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Bill Belew has raised 2 bi-cultural kids, now 34 and 30. And he and his wife are now parenting a 3rd, Mia, who is 8.


First time dads are excited, nervous, and confused

We all know the fact that pregnant women experience a variety of emotions and life changes. But most first-time dads have their own feelings and concerns to deal with, too. A lot of fathers dread that the moment the baby will be born, their lives would end. Their personal life would take a back seat and so would their partners’. They would hardly have time to make for each other. All this reservation gets nullified, when hanging out with your baby and doing things together makes it beautiful and is better than any individual pursuits.

If you feel shocked, panicked, overwhelmed, scared, or like you’re just not ready, you’re not alone. Like any big change, this will require a major adjustment. And if the pregnancy wasn’t planned — half of all pregnancies aren’t — you may be feeling these emotions even more intensely.

You don’t have to feel guilty or anxious about having mixed emotions; it’s completely normal. And you can take steps to get more comfortable with the pregnancy, the idea of parenthood, and the preparations that can make both go as smoothly as possible.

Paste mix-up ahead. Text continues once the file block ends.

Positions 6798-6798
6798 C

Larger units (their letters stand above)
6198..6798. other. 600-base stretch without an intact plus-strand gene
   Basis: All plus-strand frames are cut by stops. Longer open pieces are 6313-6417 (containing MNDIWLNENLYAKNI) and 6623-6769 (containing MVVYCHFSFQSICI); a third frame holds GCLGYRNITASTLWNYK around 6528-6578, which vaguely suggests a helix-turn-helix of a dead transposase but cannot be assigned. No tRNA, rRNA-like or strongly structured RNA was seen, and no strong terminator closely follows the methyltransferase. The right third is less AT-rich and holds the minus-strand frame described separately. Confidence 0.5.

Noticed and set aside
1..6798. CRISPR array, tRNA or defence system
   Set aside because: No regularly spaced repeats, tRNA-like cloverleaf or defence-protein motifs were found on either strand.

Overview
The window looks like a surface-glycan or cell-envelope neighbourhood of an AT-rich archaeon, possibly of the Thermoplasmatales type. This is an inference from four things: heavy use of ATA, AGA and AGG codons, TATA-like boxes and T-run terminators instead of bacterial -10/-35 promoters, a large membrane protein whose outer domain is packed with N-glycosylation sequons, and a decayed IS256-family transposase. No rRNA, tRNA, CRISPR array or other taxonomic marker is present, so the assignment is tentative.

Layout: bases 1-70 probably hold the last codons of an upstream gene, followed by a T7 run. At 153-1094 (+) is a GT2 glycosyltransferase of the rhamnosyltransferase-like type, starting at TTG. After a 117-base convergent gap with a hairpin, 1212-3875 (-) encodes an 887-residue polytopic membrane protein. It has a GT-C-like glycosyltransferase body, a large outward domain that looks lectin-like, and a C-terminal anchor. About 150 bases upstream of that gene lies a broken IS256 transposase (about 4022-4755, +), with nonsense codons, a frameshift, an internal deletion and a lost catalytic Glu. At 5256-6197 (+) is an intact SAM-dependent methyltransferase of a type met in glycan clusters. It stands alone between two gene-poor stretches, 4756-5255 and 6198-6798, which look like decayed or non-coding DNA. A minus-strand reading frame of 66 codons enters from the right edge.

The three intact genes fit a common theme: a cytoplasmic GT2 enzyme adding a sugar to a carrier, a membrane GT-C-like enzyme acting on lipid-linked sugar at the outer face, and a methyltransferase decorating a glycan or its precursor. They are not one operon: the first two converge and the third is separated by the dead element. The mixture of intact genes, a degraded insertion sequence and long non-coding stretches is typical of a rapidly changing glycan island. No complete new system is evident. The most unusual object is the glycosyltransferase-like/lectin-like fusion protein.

A lot of fathers question themselves if they will be capable of caring for a baby. The fact is that no one is born knowing this stuff, not even your pregnant partner — that’s why there are childbirth classes. Depending on what’s available in your area, you can take classes as early as the 12th week of pregnancy or one that focuses just on the day of labor and can be taken as late as the eighth month. And some communities offer classes designed just for first-time dads.

Most classes teach the daily activities of handling a child starting from diaper changes to feeding to childproofing your home. You’ll also learn where to park your car when you get to the hospital, how to get through labor, and how to care for your baby and your partner when you get home from the hospital.

It’s great that you also end up meeting  other guys going through the same experience who might be dealing with similar feelings, and that can be a huge help. The nurses and childbirth educators who lead these classes have seen dads in a variety of emotional states, so don’t feel embarrassed or hesitant about asking them for help.

It is indeed true that the life of new dad is full of ifs and buts, however if handles carefully, all dads end up doing well.

Talk to Bill and others about their experiences raising bi-cultural Japanese-American kids.

Bill Belew

Daddy and Christian.

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